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Monday, August 3, 2009

Managing Tough Projects - Some points of advise

Steps for When the Project Starts to Fall Behind

1. Renegotiate. Discuss with stakeholders about increasing the budget or extending the deadline.
2. Recover during later steps. Reexamine budgets and schedules to see if you can you make up the time elsewhere.
3. Narrow project scope. Are there nonessential elements of the project that can be dropped to reduce costs and save time.
4. Deploy more resources. Can you put more people or machines to work? Weigh the costs against the importance of the deadline.
5. Accept substitution. Can you substitute a less-expensive or more readily available item?
6. Seek alternative sources. Can another source supply the missing item?
7. Accept partial delivery. Can you accept a few of a missing item to keep work going and complete the delivery later?
8. Offer incentives. Can you offer bonuses or other incentives for on-time delivery?
9. Demand compliance. Will demanding that people do what they said they would get the desired result? This may require support from upper management.

Steps for Building a Gantt Chart.
1. List phases of project, from first to last, down left side of page.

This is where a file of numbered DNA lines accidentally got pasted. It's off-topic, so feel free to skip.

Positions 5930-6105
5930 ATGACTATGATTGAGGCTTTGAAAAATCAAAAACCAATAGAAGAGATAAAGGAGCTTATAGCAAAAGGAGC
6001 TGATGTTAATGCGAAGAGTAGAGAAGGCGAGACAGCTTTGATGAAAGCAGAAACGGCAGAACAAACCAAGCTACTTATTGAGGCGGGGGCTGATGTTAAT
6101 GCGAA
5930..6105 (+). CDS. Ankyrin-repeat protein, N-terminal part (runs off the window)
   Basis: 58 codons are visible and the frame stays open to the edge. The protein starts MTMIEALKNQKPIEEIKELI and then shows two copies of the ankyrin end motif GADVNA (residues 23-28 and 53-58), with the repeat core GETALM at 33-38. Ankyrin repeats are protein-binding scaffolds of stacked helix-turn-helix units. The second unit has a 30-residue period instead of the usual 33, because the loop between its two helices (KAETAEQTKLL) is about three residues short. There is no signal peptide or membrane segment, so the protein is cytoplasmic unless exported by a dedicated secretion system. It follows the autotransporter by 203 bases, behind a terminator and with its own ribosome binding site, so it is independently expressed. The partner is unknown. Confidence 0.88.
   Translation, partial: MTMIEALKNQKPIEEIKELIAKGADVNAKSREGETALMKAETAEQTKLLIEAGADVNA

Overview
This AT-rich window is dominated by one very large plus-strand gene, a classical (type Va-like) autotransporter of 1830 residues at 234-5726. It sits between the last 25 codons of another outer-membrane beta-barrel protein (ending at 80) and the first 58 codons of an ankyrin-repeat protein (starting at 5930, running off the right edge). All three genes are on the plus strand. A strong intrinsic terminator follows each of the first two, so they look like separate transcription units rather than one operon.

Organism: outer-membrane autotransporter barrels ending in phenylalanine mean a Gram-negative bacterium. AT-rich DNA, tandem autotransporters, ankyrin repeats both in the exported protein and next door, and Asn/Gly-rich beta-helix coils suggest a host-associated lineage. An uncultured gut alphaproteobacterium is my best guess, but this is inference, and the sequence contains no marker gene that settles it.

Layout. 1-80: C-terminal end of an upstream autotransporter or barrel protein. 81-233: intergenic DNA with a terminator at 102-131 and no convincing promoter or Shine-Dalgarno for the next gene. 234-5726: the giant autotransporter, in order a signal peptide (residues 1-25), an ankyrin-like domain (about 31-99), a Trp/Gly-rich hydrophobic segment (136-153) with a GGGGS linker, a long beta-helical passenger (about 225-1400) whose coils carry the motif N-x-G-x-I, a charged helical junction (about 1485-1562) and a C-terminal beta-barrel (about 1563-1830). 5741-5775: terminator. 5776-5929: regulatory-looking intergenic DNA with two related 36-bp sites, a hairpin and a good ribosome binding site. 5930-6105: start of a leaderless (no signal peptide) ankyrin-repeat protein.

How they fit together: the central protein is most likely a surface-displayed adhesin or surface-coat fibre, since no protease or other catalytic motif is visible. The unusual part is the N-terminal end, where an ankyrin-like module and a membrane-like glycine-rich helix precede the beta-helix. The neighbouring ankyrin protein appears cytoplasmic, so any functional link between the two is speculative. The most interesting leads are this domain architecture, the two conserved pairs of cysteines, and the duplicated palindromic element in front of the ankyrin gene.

2. Add time scale across bottom from beginning to deadline.
3. Draw blank rectangle for phase one from phase start date to estimated completion date.
4. Draw rectangles for each remaining phase; make sure dependent phases start on or after the date that any earlier, dependent phases finish.
5. For independent phases, draw time-estimate rectangles according to preferences of people doing and supervising the work.
6. Adjust phase time estimates as needed so that the entire project finishes on or before deadline.
7. Add a milestone legend as appropriate.
8. Show chart to stakeholders and team members for feedback.
9. Adjust as needed.
Tips for Scheduling

1. Know which deadlines are hard-and-fast and which are not.
2. Compare your project to similar previous projects.
3. No task should last longer than four to six weeks. When tasks approach that time frame, they can probably be broken down further.
4. Don’t schedule more detail than you yourself can actually oversee.
5. Develop schedules according to what is logically possible: resource allocation should be done later.
6. Record all time segments in the same increments. Do not schedule a project so that overtime is needed to meet original target dates; this leaves little flexibility for handling problems that might occur later.

Tips for Monitoring Budgets

When monitoring actual costs against your estimate, watch out for these common contingencies that can send your project over budget:

1. Inflation during long-term projects.
2. Failing to factor in currency exchange rates.
3. Not getting firm prices from suppliers and subcontractors.
4. Estimates based on different costing methods; for example, hours vs. dollars.
5. Capital equipment purchased before the plan.
6. Unplanned personnel costs used to remain on schedule, including increased overtime.
7. A need for additional space.
8. Unexpected training costs.
9. Consultant fees for unforeseen problems.

The following contingencies contribute to costs being under budget:
1. Capital expenditures not made as planned.
2. Staff not allocated as planned.

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